After much pressure from Roosevelt, Congress reluctantly agreed to pass the Meat Inspection Act and the Pure Food and Drug Act of 1906. Many members of Congress were reluctant to pass these laws, as the meat industry was a powerful lobbying force. However, the passage of this legislation helped prevent the adulteration and mislabeling of food, alcohol, and drugs. It was an important first step toward ensuring that Americans were buying safe and healthy products. Eventually, the meatpacking industry welcomed these reforms, as they found that a government seal of approval would help increase their export revenues.

The final element of Roosevelt’s Square Deal was conservation. Roosevelt was widely known as a sportsman, hunter, and outdoorsman, and he had a genuine love and respect for nature. However, many Americans of the time viewed the country’s natural resources as limitless. For example, many farmers, ranchers, and timber companies in the west were consuming a huge portion of the available resources at an alarming rate. Their primary obsession was profit, and they had little concern for the damage they were causing. However, there was a small but vocal population who had a great deal of concern for the environment. Fortunately for them and for future Americans, the environmentalists had a friend in Teddy Roosevelt.

Environmentalism and conservation were not new ideas, but most had not been concerned with ecological issues. While a number of laws had been passed to prevent or limit the destruction of natural resources, the majority of this legislation was not enforced or lacked the teeth necessary to make a significant difference.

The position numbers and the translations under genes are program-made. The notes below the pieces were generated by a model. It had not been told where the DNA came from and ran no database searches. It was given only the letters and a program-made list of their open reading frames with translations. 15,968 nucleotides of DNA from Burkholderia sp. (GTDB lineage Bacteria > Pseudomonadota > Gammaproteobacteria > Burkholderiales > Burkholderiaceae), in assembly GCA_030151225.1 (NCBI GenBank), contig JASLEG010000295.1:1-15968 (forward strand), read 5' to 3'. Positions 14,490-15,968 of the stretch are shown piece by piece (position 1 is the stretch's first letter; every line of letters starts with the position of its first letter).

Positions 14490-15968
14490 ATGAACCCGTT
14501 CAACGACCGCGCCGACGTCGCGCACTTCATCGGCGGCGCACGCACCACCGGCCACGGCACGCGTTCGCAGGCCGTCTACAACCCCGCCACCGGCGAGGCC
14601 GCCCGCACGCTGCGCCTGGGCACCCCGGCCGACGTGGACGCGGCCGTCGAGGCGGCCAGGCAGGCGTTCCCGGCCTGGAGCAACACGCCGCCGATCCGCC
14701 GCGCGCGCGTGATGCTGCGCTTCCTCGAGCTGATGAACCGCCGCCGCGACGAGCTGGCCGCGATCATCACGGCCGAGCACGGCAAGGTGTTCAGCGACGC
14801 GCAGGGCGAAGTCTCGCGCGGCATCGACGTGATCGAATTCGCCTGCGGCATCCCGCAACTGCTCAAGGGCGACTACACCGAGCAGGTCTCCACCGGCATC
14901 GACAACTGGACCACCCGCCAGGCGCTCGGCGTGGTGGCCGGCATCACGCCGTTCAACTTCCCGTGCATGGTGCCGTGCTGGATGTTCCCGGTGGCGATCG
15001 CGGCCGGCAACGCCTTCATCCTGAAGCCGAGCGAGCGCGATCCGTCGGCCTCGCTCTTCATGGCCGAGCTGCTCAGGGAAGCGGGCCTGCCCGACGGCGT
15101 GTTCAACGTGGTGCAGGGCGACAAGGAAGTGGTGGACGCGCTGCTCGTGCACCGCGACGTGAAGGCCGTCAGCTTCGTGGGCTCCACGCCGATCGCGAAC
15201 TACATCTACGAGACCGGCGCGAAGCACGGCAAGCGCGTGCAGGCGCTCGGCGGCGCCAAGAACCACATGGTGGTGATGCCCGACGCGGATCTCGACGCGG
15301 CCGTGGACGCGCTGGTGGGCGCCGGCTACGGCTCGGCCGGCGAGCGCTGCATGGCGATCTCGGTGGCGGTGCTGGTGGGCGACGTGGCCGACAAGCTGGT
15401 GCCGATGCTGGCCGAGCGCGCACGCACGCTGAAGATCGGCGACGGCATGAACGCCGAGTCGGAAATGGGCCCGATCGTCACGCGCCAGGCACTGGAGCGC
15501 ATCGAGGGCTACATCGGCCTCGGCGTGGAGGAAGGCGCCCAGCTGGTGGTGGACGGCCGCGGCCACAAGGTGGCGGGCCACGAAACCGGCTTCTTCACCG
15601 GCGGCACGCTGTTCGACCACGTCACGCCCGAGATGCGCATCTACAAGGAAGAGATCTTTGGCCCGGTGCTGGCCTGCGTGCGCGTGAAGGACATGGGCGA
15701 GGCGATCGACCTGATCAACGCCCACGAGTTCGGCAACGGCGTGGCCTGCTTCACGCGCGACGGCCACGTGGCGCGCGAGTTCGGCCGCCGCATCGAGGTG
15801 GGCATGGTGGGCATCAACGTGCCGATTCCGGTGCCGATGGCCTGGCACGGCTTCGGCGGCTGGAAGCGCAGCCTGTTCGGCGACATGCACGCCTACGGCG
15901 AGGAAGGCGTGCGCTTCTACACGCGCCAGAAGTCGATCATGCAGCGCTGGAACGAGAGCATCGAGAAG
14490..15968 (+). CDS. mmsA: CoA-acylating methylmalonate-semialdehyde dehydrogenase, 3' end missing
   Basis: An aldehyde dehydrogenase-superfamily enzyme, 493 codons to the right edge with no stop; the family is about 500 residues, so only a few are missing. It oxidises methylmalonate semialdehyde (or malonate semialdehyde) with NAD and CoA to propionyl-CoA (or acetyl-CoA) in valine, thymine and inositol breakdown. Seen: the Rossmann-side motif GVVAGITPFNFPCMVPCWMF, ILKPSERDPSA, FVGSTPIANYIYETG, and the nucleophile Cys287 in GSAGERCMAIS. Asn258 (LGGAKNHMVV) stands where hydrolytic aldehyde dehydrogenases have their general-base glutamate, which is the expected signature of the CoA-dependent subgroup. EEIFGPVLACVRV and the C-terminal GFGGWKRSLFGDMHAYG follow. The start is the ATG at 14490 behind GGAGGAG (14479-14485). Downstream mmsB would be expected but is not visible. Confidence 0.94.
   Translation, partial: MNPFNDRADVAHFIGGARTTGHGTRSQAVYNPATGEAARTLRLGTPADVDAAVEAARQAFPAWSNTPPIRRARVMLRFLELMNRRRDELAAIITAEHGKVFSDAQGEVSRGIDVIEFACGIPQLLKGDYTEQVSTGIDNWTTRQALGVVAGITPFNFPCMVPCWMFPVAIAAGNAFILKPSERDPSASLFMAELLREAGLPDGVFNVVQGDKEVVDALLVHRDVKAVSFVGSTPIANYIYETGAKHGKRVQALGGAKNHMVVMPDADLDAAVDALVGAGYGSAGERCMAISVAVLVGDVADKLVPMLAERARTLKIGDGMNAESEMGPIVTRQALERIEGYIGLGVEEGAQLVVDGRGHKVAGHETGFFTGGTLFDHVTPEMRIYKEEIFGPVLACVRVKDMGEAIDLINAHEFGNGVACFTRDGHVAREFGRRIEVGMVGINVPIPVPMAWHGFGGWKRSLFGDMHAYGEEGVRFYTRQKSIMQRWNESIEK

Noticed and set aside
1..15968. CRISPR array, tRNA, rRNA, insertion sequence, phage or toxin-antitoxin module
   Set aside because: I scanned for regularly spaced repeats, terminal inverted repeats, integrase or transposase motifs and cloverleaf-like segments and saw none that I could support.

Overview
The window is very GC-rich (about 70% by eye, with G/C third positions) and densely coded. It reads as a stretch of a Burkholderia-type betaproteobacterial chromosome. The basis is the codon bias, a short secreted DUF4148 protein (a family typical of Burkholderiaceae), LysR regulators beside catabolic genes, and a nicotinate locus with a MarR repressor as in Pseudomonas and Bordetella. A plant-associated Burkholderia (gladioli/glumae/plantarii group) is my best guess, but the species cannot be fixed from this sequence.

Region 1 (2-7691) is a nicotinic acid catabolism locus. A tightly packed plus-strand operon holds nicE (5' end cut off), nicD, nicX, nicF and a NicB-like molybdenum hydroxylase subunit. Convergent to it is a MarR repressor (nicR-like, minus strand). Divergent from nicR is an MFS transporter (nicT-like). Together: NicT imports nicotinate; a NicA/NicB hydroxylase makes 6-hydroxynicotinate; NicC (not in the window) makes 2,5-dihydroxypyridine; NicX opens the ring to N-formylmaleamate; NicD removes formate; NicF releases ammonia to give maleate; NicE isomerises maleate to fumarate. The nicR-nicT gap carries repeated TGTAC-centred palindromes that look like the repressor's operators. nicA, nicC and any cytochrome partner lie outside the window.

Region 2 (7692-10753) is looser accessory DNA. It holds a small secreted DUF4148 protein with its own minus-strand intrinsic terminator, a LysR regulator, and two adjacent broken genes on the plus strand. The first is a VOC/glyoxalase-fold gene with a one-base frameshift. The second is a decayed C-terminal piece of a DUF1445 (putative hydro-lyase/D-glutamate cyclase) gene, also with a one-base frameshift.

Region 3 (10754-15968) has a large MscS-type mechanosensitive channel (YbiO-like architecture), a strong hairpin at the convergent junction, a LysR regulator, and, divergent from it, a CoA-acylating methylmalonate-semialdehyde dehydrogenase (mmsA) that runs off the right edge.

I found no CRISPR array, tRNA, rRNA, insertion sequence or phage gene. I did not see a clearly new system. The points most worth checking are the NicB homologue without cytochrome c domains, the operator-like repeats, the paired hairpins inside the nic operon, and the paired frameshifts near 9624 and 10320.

With Roosevelt’s urging, Congress passed the Newlands Act of 1902. This legislation allowed the federal government to sell public lands in the arid, desert western states and devote the proceeds to irrigation projects. Landowners would then repay part of the irrigation costs from the proceeds they received from their newly fertile land, and this money was earmarked for more irrigation projects. Eventually, dozens of dams were created in the desert including the massive Roosevelt Dam on Arizona’s Salt River.

Another major concern of environmentalists was the devastation of the nation’s timberlands. By 1900, only about 25 percent of the huge timber preserves were still standing. Roosevelt set aside 125 million acres of timberlands as federal reserves, over three times the amount preserved by all of his predecessors combined. He also performed similar actions with coal and water reserves, thus guaranteeing the preservation of some natural resources for future generations. Environmentalists such as John Muir, Gifford Pinchot, and the upstart Sierra Club aided Roosevelt in his efforts. Preserving America’s natural resources and calling attention to the desperate need for conservation may well have been Teddy Roosevelt’s greatest achievement as President, and his most enduring legacy.